Blindsided by NATURAL BORN KILLERS – Review

~ Natural Born Killers is the Blind Spot entry for February. Full listing here. ~

Oliver Stone’s bloodthirsty psychadelic serial killer acid trip came as a surprise for my second installment in the Blind Spot Series.

I was drawn to Natural Born Killers for the same reason as most, a Quentin Tarantino script. But in 1994 Tarantino was yet to become a household name. Lacking the budget and industry sway Tarantino surrendered his involvement to a modest ‘Story by’ credit.

Not knowing too much about Oliver Stone’s directorial style Natural Born Killers came as a bit of a shock. Utilising unconventional camera techniques, brash editing, and spry satire Stone’s altered screenplay views like Bonnie and Clyde vs. Fear and Loathing in Las Vegas. Inspiring books such as Ben Elton’s ‘Popcorn’ and raising public awareness to the glorification of violence in the media Stone holds no reservations for the lighthearted, delivering Tarantino’s irony in a hail of bullets and blood spatter.

Tracking Mickey and Mallory Knox across a sprawling New Mexico landscape the story follows their psycopathic escapades opening with a chaotic and chilling first scene. With their notoriety adequately plastered across the nation like the second coming of Charles Manson, the public fosters a deluded admiration for the passionate killing machines Mickey and Mallory Knox.

Robert Downey Jr. dons an over-stereotyped Australian tongue for the role of crazed media mogul Wayne Gale; the man that will catapult the psychotic killers to cult hero status with his highly tailored yet popularly insensitive TV show, American Maniacs. Reporting and profiling on America’s most manic criminals Gale is naturally drawn to the happy couple as they gallivant across the New Mexico desert leaving a trail of bodies and destruction in their wake.

Hot on their heels we find Detective Jack Scagnetti, a translucent charade of fame and sadism representing the police force’s finest. Intent on catching Mickey and Mallory, tallying them up as another arrest for the Scagnetti ego trip he loses track of their loose sanity and a further dynamic to Natural Born Killers is thrown into the mix.

Divided up into three distinct parts, following the diner massacre, a clear profile of Mickey and Mallory’s psychopathy begins to take shape. Expressing their mania with delightfully wacky cinematography Stone toys with the camera effectively adding to the chaos leaving the viewer’s head swimming in a pool of nightmarish imagery. Opting to tell their back story in old-style American sitcom, canned laughter an’ all, Stone throws a grotesque father, ill-caring mother and unloved brother into Mallory’s life. Crafting a sympathetic reaction from the audience Mallory’s knight in blood stained armour strides through the door.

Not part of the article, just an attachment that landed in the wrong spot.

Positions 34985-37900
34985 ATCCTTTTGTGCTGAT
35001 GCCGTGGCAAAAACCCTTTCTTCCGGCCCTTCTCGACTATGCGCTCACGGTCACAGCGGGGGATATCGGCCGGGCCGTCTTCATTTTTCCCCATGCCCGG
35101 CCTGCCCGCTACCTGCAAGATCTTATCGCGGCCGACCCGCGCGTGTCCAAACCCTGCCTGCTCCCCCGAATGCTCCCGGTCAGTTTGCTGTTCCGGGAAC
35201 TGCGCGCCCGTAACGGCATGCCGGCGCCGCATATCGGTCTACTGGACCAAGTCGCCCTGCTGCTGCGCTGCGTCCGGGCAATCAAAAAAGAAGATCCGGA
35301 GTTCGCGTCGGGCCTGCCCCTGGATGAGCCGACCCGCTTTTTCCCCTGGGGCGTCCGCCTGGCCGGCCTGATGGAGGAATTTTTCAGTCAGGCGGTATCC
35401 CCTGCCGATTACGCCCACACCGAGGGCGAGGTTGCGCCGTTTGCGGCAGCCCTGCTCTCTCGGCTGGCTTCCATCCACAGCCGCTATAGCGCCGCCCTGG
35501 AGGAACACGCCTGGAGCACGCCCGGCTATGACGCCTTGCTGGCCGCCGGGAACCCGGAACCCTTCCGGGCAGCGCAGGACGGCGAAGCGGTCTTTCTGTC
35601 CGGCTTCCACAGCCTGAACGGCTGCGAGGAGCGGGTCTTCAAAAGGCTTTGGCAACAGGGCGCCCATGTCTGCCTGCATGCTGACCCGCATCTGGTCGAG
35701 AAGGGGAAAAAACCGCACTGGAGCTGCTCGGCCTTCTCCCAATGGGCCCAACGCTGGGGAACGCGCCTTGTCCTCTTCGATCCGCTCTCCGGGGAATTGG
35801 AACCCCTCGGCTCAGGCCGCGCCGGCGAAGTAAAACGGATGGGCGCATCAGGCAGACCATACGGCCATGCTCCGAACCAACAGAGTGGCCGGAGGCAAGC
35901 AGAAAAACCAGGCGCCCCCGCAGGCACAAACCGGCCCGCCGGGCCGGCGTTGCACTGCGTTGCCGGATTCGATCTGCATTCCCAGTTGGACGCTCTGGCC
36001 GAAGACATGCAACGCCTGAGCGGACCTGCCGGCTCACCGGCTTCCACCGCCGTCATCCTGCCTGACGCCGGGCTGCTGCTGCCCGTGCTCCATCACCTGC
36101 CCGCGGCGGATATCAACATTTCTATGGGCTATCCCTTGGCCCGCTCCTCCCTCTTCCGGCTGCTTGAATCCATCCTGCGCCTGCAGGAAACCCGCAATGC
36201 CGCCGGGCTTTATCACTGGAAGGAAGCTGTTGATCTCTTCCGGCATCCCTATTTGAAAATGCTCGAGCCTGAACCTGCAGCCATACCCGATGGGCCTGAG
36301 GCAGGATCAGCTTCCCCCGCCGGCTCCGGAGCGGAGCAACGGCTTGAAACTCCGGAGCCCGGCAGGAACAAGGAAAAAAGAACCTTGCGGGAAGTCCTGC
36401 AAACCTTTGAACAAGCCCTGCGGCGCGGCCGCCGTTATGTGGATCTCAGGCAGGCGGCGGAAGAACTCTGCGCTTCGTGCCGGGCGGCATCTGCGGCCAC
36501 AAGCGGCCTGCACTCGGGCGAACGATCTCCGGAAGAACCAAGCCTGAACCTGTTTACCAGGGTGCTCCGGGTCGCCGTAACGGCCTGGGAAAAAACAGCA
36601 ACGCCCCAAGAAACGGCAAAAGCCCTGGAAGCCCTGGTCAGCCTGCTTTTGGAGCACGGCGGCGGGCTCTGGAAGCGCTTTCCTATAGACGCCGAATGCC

Mickey, immediately drumming up a rapport with Mallory, that age old cliché of love at first sight is a welcome addition in this backwardly twisted shell of a home, a shell soon exposed to Mickey and Mallory’s tornado of rage. A scene, that in hindsight, Stone hints at with a clever use of imagery during Mickey’s escape from a prison work farm. Scene analysis aside Mickey and Mallory begin their spree with no intention of slowing down. During a series of montage footage we get our first taste of their public image, opening up the floor to the philosophical debate that subtly plays itself out for the remaining ninety minutes.

Beneath the wacky surface of Stone’s direction lies an intricate web of ideas with the media at the crux. An interesting essay found online hits the nail on the head.

The media reflects its own interests and fears while giving the public what it wants. The public and the media are equally fascinated by death and murder and want to focus on it whenever possible. As a result, through shear repetition, violent events become trivialized and lose their original impact and meaning.

Going a long way to explain the majority of Stone’s imagery Natural Born Killers capitalises on this uncomfortable argument and delivers a fiesty depiction of the dangers of ignoring this insight into the human psyche. Notably present in Natural Born Killers‘ grisly conclusion it pays to wonder whether Tarantino would have opted for a similar dose of cultural analysis? There are a number of elements that scream archetypal Quentin but NBK is Oliver Stone’s and always will be.


With the ability to shock at a moments notice Stone has crafted, alongside co-screenplay writers David Veloz and Richard Rutowski, a film that doesn’t sit well with all viewers. You won’t find it shining proudly at the front of a cinephile’s DVD collection but it definitely shouldn’t be ignored either.

With more tenacity than Ben Elton could shake a stick at Natural Born Killers soars at the peak of the psychotic crime genre. It knocks back a mushroom and crusies in an open top Dodge Challenger joining you for the uncomfortably desensitised joyride of mass murders and hallucinations.

Worth my Time and happy I chose it for my February film of the month as part of my Blind Spot Series I may return to it at a later date for a retrospective viewing but it certainly isn’t an easy watch once you get down to the nitty gritty.

* * * *

~ Happy Viewing ~

The Grand Budapest Hotel is blinding in March.

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